Project final report

Strategies using floriculture to improve livelihoods in indigenous Australian and Pacific Island communities - final report

Date released
01 February 2015
Publication Code

Prof Daryl Joyce and Mr Muhammad Mazhar, The University of Queensland (UQ), Australia; and, Prof Sherrie Wei, Chienkuo Technology University (CTU), Taiwan.


Floriculture has been proposed as an ideal basis for sustainable enterprise development for resource-poor communities - whether remote, rural or peri-urban - in the Pacific Islands, Papua New Guinea and northern Australia. World trade in floricultural products (live ornamental plants, as well as cut-flowers and foliage) continues to increase and there are recognised market opportunities - so far largely unrealised - for the supply of novel products based on the rich biodiversity of the Pacific and Australian region.

Some specific opportunities were highlighted in an ACIAR-funded scoping study, and ACIAR then funded a second scoping study to identify constraints and opportunities in the use of native floriculture to improve the livelihoods of indigenous communities in Australia, Papua New Guinea and the Pacific Islands.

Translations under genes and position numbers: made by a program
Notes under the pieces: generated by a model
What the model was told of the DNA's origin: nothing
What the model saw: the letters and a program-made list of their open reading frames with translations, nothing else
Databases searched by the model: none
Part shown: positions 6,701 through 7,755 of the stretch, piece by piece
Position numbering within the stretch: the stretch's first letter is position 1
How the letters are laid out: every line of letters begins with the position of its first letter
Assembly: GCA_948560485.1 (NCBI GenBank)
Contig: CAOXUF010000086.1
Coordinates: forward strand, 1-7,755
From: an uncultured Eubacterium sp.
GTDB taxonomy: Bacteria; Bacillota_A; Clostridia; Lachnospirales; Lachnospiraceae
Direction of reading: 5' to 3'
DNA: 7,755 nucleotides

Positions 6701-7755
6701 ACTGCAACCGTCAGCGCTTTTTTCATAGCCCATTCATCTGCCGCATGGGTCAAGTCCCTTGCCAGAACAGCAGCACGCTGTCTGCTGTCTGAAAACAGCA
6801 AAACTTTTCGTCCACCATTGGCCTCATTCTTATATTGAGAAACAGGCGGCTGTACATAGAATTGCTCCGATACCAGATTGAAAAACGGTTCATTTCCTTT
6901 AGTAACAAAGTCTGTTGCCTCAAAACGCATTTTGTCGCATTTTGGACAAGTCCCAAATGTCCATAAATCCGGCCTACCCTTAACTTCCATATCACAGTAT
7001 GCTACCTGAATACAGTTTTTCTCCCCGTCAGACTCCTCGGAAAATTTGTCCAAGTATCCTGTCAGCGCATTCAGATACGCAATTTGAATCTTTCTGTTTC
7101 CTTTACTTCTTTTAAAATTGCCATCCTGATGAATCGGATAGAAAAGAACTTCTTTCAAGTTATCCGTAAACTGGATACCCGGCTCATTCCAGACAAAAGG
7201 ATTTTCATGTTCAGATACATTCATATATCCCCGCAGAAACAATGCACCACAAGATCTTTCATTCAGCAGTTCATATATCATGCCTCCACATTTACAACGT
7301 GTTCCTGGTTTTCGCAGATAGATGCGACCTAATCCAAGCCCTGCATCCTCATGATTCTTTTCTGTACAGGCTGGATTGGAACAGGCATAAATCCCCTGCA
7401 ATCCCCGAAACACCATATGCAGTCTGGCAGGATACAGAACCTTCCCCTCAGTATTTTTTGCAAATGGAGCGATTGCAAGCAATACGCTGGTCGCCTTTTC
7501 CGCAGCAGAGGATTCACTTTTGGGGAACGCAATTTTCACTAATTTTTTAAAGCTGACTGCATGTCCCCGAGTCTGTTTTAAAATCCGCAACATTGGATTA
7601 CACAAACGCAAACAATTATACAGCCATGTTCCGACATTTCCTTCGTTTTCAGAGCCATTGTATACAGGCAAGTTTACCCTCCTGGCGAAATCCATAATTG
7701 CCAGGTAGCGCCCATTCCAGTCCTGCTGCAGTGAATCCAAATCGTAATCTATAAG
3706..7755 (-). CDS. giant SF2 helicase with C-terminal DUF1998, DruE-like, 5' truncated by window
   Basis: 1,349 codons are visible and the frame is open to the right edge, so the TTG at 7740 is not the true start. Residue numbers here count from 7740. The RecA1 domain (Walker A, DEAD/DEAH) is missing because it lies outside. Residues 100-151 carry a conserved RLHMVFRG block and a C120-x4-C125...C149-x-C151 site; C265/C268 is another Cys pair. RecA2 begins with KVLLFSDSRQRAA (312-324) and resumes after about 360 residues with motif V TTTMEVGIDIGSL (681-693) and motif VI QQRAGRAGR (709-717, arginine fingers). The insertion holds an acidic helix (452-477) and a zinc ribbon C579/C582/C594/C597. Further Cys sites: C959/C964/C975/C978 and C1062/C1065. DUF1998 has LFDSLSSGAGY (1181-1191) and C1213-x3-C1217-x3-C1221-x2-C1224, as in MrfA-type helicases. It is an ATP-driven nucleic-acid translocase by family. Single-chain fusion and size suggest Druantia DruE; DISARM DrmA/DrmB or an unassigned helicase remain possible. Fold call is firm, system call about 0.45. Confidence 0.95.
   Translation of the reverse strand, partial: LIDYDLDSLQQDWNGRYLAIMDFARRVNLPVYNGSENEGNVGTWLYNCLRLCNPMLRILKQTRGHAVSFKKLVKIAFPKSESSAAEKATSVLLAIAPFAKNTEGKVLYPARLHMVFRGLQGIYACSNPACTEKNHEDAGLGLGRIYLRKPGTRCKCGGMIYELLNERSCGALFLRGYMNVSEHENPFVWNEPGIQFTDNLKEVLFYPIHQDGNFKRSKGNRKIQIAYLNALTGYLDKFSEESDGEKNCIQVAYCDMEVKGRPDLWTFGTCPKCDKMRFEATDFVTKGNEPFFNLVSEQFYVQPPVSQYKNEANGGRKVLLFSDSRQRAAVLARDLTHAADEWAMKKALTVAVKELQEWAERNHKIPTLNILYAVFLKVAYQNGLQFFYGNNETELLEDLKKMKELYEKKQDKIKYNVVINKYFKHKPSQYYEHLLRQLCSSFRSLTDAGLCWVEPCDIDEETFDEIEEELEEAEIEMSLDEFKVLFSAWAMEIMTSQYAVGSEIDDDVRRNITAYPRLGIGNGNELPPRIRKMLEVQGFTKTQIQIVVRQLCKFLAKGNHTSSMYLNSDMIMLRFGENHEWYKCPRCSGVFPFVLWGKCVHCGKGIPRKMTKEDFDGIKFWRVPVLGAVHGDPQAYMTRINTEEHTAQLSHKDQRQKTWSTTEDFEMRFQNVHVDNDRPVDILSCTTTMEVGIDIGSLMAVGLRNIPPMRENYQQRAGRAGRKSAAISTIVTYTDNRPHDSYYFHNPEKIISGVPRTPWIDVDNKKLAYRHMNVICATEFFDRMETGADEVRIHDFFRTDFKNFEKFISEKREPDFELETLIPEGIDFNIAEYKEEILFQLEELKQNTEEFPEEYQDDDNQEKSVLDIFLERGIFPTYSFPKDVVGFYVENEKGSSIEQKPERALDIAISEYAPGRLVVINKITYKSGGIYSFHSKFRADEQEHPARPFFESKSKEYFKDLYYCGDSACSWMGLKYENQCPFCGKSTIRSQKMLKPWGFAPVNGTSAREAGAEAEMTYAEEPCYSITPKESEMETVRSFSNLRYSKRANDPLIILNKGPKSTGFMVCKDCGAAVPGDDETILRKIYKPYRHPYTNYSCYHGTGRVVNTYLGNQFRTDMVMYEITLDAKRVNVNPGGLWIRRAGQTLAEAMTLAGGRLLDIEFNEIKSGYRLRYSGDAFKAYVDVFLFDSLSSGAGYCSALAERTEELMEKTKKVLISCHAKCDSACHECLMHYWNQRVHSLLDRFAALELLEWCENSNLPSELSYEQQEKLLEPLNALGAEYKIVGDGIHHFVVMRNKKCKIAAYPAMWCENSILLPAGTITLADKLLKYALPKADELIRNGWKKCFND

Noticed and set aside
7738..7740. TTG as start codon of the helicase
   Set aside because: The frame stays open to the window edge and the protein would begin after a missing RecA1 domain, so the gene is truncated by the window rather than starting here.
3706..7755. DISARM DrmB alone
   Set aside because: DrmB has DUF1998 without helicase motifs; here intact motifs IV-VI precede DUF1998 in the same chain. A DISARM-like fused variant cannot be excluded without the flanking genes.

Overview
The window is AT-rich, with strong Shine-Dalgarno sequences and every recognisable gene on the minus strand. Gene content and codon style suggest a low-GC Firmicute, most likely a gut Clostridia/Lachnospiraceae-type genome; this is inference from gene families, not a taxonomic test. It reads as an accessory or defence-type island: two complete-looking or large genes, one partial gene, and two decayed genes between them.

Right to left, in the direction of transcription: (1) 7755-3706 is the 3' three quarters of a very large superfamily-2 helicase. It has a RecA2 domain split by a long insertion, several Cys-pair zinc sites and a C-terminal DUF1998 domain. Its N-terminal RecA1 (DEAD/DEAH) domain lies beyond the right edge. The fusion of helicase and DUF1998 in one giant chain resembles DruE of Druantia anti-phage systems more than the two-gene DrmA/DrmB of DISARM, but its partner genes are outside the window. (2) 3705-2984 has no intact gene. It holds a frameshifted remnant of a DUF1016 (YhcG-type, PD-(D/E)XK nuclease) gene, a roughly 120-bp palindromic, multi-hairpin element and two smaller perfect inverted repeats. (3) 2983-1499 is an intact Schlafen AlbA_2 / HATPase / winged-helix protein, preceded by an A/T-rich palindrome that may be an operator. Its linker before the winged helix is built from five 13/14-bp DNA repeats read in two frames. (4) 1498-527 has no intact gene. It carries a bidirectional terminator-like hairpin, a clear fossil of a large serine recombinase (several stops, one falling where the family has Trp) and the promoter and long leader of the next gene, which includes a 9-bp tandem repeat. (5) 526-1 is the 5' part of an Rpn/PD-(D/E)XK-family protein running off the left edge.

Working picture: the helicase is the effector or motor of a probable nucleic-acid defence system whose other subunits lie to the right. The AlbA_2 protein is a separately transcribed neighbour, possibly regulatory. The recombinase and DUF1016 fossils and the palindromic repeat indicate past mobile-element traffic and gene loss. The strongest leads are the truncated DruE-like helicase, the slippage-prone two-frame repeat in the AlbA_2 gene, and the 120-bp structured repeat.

Based on the outcomes of these scoping studies, this project developed and evaluated strategies for improving indigenous livelihoods through development of floricultural activities and enterprises. Its major objectives were:

  1. to characterise under-realised and novel floriculture business potential, analysing enterprise and associated value-chain arrangements and opportunities for improving livelihoods;
  2. to provide new and improved products and practices to nascent floriculture enterprises, fostering their evaluation and adoption;
  3. to strengthen floriculture enterprises (by building horticultural and business skills) and to foster a positive environment for their development.

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